Distribution



In the film industry, distribution is the intermediary between production and exhibition and involves the following functions: sales, that is, the securing of rental contracts for specific play dates; advertising directed to theaters through trade publications and to filmgoers through the print and electronic media; the physical delivery of prints to theaters; and the method of release. New York City, the media and communications capital of the country, has served as the distributing center of the industry throughout most of its history. Distribution originally serviced motion picture theaters exclusively in the domestic and foreign markets, but as new electronic technologies were developed, distribution subsumed ancillary markets such as network television, cable television, home video, and the Internet. Non the atrical distribution involved similar functions, but serviced educational, social, and religious organizations outside commercial exhibition.

Distributing a feature film, a company charges the producer a fee based on the gross receipts (i.e., rentals) taken in by the film. In Hollywood, the schedule of fees ranges from 30 to 45 percent of the gross, depending on the market. The fees remain in effect for the duration of the distribution contract and are levied each time a film is released to a new "window," for example, home video, cable television, or network television. The revenue from these fees is designed to offset the distributor's overhead expenses in maintaining a permanent sales organization, to recoup advertising and promotion costs, and to generate profits. When the distributor puts up financing for a feature film, the fee also serves to reward the company for taking the risk of production financing.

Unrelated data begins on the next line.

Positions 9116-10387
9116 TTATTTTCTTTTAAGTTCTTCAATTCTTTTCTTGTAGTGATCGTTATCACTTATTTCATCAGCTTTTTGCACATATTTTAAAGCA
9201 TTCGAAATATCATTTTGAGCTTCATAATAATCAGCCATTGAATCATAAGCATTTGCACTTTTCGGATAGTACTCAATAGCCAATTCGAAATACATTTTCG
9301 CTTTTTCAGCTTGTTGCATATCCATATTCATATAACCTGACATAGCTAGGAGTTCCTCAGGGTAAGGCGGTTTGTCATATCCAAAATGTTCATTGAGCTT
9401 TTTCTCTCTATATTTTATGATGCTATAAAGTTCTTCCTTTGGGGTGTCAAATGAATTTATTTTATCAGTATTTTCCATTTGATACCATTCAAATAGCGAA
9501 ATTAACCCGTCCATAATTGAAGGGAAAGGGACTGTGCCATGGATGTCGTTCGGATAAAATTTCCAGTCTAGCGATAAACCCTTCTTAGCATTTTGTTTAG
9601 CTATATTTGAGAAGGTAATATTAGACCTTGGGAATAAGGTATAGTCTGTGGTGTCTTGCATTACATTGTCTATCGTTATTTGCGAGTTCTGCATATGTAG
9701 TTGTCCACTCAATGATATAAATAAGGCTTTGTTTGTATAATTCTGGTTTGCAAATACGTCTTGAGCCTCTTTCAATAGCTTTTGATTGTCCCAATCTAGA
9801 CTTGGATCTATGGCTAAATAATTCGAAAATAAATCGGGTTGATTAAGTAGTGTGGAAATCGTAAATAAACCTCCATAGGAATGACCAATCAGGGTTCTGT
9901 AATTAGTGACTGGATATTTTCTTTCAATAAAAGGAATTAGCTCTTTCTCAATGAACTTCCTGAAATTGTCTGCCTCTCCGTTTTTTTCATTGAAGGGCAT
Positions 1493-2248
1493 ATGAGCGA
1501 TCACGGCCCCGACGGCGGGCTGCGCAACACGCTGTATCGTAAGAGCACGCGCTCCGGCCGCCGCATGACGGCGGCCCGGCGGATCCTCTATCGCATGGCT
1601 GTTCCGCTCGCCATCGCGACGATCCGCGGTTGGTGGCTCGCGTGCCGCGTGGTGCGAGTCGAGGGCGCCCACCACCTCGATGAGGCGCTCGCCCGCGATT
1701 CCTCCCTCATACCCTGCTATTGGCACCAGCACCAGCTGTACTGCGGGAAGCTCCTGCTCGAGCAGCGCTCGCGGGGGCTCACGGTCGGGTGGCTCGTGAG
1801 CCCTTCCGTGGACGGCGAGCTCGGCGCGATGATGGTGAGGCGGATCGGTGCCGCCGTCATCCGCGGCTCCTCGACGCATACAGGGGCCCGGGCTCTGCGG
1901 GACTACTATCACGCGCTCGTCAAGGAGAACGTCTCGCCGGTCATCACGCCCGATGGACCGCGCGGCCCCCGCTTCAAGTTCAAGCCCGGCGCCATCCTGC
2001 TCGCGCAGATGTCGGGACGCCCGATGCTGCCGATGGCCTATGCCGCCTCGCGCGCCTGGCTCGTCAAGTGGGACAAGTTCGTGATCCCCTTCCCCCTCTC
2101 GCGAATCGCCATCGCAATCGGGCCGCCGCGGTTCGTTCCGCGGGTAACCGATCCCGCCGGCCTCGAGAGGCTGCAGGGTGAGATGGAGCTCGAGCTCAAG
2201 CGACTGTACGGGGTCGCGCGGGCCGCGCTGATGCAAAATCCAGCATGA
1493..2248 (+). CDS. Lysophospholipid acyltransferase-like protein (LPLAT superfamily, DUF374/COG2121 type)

Hollywood has operated on a global basis since the 1920s. Overseas, American film companies dominated the screen just as they did at home. They distributed the biggest box office attractions and captured the lion's share of ticket sales. Before World War II, about a third of Hollywood's revenues came from abroad; by the 1960s, the proportion rose to about one-half. As demand for film entertainment increased worldwide, especially in western Europe, the Pacific Rim, and Latin America during the 1980s, Hollywood entered the age of globalization. In practice, globalization meant that film companies upgraded international operations to a privileged position by expanding "horizontally" to tap emerging markets worldwide, by expanding "vertically" to form alliances with independent producers to enlarge their rosters, and by "partnering" with foreign investors to secure new sources of financing. Achieving these goals has led to a merger movement in Hollywood that has yet to run its course. The history of these mergers would reveal how today's media giants, such as Time Warner, News Corp., Disney, and Viacom, protected their entrenched positions by strengthening their distribution capabilities.



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